Debate the future of Newcastle’s parks
Newcastle’s parks and allotments are facing big changes, but local people are being brought into the discussion.
Open Lab is working with Newcastle City Council to hold workshops and online discussions that include residents, allotment holders, the business community, local charitable groups, friends of parks and other interested parties. These conversations are centred around what activities a charitable trust could support, where the money should come from, what role volunteers and communities should play, and how decisions should be made.
The consultation comes after the council announced plans to transfer the city’s parks and allotments to a new charitable trust. Since 2010 the council’s parks budget has been cut by 91% and it is now looking for a new way to fund their maintenance and operation.
In addition to the council’s own consultation, Open Lab are running workshops across the city, with a mix of morning and evening sessions, to allow as many people as possible to take part.
“The people who use the city’s parks and green spaces are best placed to give their opinions about how they’re run and managed,” explained Clara Crivellaro, who is leading the project for Open Lab. “These workshops will provide opportunities for people to come together to examine aspects of the council’s proposal and proactively contribute ideas for parks and allotments across the city.”
The workshops are being complemented by Twitter discussions, hosted each Wednesday at 7pm by @NCLTalkParks using the hashtag #NewcastleParks. Each of the four hour-long debates will focus on a different question relating to the future of Newcastle’s parks.
The Twitter discussions will be facilitated by Dan Lambton-Howard, who said: “Twitter provides a fantastic opportunity for people to have their say without having to attend a public meeting or workshop. Anyone with a Twitter account can join in the debate, and can already start having their say by using the hashtag #NewcastleParks.”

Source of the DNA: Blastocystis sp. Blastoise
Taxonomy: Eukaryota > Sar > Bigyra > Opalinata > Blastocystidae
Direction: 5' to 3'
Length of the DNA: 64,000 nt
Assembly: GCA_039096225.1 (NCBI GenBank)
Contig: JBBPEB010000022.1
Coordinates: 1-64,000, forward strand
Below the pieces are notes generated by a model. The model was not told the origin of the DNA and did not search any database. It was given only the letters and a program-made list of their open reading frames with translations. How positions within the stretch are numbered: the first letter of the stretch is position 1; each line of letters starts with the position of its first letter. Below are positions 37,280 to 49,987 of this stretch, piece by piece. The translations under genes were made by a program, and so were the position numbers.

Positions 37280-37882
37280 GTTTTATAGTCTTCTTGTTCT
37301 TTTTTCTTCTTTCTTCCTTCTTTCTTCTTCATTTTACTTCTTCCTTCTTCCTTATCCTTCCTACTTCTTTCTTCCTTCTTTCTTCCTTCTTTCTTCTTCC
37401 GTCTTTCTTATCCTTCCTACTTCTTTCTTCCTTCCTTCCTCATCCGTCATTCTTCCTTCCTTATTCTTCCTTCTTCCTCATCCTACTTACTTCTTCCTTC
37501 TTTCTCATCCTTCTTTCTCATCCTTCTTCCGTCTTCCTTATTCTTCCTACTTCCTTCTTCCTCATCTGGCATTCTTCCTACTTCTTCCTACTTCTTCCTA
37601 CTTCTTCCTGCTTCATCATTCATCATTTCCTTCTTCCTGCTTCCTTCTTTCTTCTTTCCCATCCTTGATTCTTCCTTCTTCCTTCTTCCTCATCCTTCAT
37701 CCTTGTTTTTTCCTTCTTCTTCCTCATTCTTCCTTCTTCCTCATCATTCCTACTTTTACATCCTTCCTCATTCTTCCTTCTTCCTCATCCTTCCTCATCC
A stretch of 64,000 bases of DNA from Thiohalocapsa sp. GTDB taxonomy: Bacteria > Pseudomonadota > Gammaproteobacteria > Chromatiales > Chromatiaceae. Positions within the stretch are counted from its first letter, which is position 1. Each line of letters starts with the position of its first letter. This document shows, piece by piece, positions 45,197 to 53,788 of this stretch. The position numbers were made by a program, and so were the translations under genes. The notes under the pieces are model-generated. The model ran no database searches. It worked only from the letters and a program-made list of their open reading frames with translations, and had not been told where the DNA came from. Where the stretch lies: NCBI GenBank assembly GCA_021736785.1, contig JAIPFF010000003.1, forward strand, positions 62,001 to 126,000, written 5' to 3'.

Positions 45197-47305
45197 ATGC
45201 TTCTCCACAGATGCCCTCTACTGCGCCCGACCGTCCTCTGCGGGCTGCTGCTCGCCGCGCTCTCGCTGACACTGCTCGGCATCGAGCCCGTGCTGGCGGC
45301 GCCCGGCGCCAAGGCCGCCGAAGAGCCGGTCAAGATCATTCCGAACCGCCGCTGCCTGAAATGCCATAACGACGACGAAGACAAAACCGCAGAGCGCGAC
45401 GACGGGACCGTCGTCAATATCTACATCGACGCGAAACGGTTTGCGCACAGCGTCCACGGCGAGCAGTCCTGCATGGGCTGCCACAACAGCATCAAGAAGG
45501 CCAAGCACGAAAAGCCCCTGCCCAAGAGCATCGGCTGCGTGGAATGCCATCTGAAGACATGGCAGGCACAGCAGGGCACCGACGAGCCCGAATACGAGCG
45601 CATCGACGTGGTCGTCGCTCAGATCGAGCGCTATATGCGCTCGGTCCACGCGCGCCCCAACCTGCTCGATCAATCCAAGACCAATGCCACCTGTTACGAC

Clara added: “The variety of ways that people can get involved in this consultation exercise is a great example of what Open Lab is all about – using digital technology to empower local communities and engage them in decision making.”
Open Lab’s consultation will run until 6 April, and more information can be found at the Let’s Talk Parks website. The council will use the ideas collected through the discussions and through its own consultation to develop a business case for transferring control of the parks to a charitable trust.
Cllr Kim McGuinness, cabinet member for culture and communities at Newcastle City Council, said: “Open Lab at Newcastle University have come up with imaginative ways to deliver online material and informal face-to-face workshops that will help people think about the matters being raised. Technology and social media play a big part in Open Lab’s work – as they look to get people to think outside of the box, and express their views and thoughts about the prospects of a charitable trust.
“We hope this fresh approach will attract a broad cross section of the public and allow people to participate on their own terms in person or via technology. We really want people to engage and share their thoughts, ideas and feelings about the future of the city’s parks.”
For more information, please contact Clara Crivellaro.
Author: Mark Sleightholm
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